Why I Cut Myself

Why I Cut Myself

I was asked by Ariane Zurcher of Emma’s Hope Book to contribute my thoughts about SIBs… This is what I wrote in a comment on that blog:

I went through a spell in my early 20s where I would cut myself. I was living away from home for the first time, attending university, and I was not coping well. I was feeling lonely and out of my depth: I was awkward socially and didn’t feel that I fit in, and what I now know to be executive function deficits made living independently a huge challenge. It also made the degree of independence expected of university undergraduates with respect to managing their studies a big challenge: for me the rigid structure of school education where every day was filled with lesson after lesson was perfect, although I always had issues getting homework done when left to my own devices.

To cut what could be a long story short — I’ll write about it in detail one day but not right now — I was failing my courses: missing lectures, lab time and supervisions (what they call tutorials outside Cambridge, England). I had begun to drink heavily — my first means of harming myself — as a coping mechanism more than anything else. I was depressed, had problems with anxiety that I still suffer from, and hated myself for being unable to cope, for failing, for getting drunk every night, for not being able to make the kind of close friendships I saw all around me.

In my state of mind I considered killing myself. No, it was more than consideration: I calmly sharpened a knife, sat down, removed my watch from my left wrist and made a small cut. I’m uncomfortable admitting that it felt good. It felt really good, as if I was releasing the pain of my feelings. It wasn’t painful so much as a feeling of sharp clarity bringing my mind into focus. I did it again, just a short cut of about an inch, through the skin but not into my veins. And again, then on the other wrist. I was enjoying the feeling: I felt that I was in control for once.

That was the first occasion. There were others. I believe it was a reaction to overload, to more stress than I could handle, to feelings of failure and low self-esteem. I can’t say whether I felt anger — internalized anger. I can say that I was self-destructive and that I have always internalized my feelings, at least until I explode into a violent meltdown. And I can also say that the cutting helped. It brought a relief from the intensity of my emotions, a distraction from my troubles.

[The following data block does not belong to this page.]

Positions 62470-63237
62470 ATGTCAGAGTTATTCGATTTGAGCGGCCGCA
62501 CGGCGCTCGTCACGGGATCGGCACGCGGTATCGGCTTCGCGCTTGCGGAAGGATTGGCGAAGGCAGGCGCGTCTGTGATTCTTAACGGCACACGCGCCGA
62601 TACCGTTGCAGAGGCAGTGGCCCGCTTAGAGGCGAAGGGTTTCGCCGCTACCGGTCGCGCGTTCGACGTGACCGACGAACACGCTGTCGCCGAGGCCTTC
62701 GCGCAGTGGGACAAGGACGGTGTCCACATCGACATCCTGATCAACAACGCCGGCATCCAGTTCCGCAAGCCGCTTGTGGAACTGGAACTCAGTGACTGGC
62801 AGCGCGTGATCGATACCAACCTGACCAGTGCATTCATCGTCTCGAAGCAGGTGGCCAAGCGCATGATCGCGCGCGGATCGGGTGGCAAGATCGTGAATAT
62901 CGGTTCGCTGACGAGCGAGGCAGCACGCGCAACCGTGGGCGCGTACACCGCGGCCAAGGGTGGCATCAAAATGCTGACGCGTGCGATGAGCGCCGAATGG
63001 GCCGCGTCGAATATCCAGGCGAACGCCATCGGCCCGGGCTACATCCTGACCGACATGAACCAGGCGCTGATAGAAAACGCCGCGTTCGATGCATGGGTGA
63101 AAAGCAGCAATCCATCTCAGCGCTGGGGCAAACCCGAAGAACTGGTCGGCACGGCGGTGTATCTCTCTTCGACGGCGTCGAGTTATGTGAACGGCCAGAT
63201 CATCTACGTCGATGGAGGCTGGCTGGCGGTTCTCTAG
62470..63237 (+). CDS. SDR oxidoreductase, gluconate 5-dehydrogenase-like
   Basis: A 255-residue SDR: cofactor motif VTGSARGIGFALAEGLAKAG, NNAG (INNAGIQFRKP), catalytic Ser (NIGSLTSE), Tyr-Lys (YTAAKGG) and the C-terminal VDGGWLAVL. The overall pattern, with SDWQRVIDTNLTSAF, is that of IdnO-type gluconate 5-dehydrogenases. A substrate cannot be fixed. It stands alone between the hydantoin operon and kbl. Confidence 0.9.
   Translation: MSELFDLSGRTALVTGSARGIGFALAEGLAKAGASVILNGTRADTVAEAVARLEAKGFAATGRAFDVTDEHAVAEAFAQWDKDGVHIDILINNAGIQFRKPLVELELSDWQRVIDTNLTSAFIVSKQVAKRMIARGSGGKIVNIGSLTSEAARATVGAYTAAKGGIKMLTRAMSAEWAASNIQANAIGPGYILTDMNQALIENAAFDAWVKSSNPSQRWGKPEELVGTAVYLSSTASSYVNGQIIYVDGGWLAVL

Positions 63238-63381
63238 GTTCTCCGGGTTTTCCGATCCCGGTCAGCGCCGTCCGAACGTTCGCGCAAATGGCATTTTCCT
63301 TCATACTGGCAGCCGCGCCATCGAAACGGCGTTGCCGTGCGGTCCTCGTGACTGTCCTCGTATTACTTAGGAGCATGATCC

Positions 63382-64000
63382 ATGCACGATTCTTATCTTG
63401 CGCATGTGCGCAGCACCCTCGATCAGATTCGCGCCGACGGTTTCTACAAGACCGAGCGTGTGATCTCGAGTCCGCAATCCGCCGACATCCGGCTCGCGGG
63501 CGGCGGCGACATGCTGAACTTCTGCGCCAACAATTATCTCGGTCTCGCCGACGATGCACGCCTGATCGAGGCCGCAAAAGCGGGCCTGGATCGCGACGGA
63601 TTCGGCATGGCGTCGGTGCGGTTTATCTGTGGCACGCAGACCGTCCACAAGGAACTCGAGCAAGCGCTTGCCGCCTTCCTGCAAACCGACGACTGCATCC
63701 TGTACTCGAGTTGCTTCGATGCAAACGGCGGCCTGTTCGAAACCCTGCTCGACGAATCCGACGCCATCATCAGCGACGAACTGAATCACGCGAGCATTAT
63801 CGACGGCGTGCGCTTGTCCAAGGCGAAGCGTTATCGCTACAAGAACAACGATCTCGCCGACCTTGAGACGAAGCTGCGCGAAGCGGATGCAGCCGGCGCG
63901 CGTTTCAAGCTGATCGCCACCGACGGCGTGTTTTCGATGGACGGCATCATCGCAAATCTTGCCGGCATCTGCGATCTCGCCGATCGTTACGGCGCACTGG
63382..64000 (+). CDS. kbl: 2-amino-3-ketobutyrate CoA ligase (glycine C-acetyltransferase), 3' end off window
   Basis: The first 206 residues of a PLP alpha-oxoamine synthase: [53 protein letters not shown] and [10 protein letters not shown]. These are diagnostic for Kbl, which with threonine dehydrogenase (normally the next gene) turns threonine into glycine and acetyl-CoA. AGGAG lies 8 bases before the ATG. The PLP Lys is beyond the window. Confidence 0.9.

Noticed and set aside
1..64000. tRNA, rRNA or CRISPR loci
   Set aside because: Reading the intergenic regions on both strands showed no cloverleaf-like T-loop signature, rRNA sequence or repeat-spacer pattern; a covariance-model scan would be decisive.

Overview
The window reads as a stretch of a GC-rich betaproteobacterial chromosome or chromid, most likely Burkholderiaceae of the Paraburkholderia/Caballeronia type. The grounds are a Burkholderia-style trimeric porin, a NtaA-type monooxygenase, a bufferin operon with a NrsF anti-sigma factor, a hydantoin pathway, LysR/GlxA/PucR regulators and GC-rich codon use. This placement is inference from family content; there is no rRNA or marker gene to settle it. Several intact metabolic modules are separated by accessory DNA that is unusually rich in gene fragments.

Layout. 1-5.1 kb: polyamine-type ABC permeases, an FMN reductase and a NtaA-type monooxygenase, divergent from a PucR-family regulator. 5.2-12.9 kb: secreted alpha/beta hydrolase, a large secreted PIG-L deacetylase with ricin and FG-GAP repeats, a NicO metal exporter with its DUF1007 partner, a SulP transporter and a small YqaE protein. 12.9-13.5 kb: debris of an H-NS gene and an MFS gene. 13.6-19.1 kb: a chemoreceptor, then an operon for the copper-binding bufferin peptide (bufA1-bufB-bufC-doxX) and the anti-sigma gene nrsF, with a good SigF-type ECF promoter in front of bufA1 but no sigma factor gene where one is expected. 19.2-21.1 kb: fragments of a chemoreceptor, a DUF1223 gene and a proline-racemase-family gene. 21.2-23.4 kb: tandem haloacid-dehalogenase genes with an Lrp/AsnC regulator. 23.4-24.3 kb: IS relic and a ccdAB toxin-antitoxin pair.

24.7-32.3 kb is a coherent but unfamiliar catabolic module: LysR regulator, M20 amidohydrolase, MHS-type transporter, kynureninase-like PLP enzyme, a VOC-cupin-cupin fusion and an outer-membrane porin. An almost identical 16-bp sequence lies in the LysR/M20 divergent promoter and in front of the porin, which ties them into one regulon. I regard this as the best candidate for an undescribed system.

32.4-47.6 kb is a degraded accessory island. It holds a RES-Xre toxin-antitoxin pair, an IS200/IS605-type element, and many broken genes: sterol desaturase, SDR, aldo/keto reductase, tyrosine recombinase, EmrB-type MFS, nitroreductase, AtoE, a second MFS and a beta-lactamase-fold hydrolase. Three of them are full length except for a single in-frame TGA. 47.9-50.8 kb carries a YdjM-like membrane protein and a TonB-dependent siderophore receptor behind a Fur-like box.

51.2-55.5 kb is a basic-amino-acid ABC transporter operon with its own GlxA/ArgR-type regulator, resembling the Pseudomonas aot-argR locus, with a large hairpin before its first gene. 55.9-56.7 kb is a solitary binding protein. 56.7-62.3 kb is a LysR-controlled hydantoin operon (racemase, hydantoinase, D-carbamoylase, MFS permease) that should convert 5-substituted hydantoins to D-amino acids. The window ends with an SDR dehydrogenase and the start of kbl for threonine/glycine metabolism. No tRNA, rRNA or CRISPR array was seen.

It also brought shame later on. It was sign of weakness, another sign of failure. The marks on my wrists were a visible reminder. And I was ashamed that I wanted to do it. I believed — because that was what I had been told — that it was wrong. That “normal” people didn’t do things like that. And I wanted to be normal, to fit in. Even my coping mechanisms were causing me additional stress.

I don’t cut myself any more. That behavior stopped after I left university — dropped out. I was away from the cause of my distress and no longer needed to escape from it. I was back in control, back home in a safe environment. But sometimes I still become tempted to go fetch a sharp knife when I’m feeling overloaded and away from any place I feel safe. There is a desire to feel that release again.

I hope this explains my experience of self-harming, how it started and why it stopped. And why I am never that far from it even today.

13 thoughts on “Why I Cut Myself

  1. My source of stress, a couple years ago, was being pressured to go to college or get a job. I tried and tried, but just couldn’t find a job for a long time, and I was treated like I wasn’t trying hard enough. Like it was my fault none of the 200+ places I applied to even gave me an interview. I got a job shortly after I developed severe panic attacks, but the damage was done and the job would often overload my senses, so the stress continued and I eventually started cutting.

    A while later, after I stopped cutting, something really traumatic happened and I very nearly did it again, but I managed to stop thinking about it and beat the desire. Then I told someone I cared about that I hadn’t given in to the desire, and all they said was that it was stupid to want to cut myself in the first place.

    I ended up cutting after all, almost feeling like I had no control over it. Like my brain could not function normally until I had hurt myself. That was the last time I did it, hopefully there won’t be more. I have enough scars already.